Ted Day is a workaholic small-town Kansas lawyer who gets carsick. Wild Bill Raines, Ted’s grandfather, demanded that Ted finally take a vacation – and then died suddenly, leaving Ted his old beat-up RV. Against his better judgment, Ted resigns himself to a road trip with his elderly terrier, Argo.
Angel Two Sparrow is a spiritual consultant whose father fears she has inherited the “loco gene” of the women in their Lakota family. She has just inherited No Barks, a half-wolf dog, and a converted Bookmobile (converted into what, it is unclear) from her father’s Aunt Lilly – not upon that lady’s death but upon her imprisonment, having shot and killed her ex-husband because a bear told her to in her dreams. Angel’s ambition is to be a traveling spiritual consultant, so No Barks will accompany her in the Bookmobile.
The two bump into each other, hard, and literally, at a campground in New Mexico. They exchange a few witty and vaguely flirtatious lines and then get into the meat of it: Ted agrees to be Angel’s student (her first, though he doesn’t know this), and he and Argo join her and No Barks in the Bookmobile for a two-week course of study. At which point this intriguing and charmingly odd (if slightly over-cute and dialog-challenged) story takes a turn for the worse. I was dismayed to find myself reminded of Sophie’s World all over again: Ted and Angel turn out to be mere vehicles for the expression of simplified spiritual philosophies, and the dialog becomes downright atrocious. (“I’m glad you mentioned this, and I want you to know I’ve taken your observation very seriously,” intones Angel on page 85, as if she had just completed a series of classes in management-speak. I made it five more pages before quitting on page 90.) Author Kincaid also includes the occasional footnote recommending further reading, including one pointing his reader to the Wikipedia page on neuroplasticity.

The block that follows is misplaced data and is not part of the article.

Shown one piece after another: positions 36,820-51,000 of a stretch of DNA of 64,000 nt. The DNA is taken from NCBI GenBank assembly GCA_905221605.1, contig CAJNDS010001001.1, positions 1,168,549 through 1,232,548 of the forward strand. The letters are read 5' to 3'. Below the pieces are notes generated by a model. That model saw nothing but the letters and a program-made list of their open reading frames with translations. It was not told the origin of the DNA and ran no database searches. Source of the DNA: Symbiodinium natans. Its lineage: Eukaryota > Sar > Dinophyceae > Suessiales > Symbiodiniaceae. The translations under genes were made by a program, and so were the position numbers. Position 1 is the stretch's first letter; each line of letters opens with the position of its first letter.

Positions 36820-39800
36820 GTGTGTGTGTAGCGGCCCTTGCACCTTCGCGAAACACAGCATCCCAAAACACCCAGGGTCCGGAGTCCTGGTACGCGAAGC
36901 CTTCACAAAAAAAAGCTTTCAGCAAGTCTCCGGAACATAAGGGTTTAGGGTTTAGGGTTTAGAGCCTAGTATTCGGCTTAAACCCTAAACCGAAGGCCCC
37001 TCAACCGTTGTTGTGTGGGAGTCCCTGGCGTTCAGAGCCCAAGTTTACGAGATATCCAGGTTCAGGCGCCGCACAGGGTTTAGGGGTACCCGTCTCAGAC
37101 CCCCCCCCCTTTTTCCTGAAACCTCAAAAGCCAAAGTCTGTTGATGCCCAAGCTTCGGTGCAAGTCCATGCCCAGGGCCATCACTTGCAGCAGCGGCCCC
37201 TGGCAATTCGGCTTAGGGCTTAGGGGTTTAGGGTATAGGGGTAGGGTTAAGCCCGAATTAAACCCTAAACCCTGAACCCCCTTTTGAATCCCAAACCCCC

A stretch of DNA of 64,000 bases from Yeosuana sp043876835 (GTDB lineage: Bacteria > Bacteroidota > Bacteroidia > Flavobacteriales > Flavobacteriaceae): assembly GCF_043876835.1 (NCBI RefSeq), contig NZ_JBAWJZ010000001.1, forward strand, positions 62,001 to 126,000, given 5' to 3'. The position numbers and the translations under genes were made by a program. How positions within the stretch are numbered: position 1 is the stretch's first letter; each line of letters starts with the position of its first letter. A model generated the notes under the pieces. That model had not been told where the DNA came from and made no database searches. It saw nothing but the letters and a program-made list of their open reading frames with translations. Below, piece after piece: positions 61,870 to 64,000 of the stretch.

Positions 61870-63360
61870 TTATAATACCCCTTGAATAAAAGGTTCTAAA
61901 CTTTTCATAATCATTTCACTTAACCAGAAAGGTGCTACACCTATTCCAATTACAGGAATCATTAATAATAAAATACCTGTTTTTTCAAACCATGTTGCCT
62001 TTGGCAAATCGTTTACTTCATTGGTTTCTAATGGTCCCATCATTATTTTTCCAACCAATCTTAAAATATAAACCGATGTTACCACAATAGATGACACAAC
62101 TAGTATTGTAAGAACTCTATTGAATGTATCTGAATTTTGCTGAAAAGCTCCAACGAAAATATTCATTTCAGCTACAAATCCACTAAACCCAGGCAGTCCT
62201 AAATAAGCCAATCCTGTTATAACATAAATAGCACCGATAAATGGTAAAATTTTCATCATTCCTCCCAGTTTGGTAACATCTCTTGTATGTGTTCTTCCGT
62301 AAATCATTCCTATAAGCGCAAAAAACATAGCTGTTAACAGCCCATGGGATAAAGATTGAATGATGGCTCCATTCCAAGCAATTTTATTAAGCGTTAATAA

I was taken by Ted and Angel’s contrasts and the possibility for a rather silly romance, which may indeed be where they are heading, but terrible dialog and a transparent use of these characters to teach Philosophy 101 will not allow me to follow them there. Best of luck to them, and the dogs too.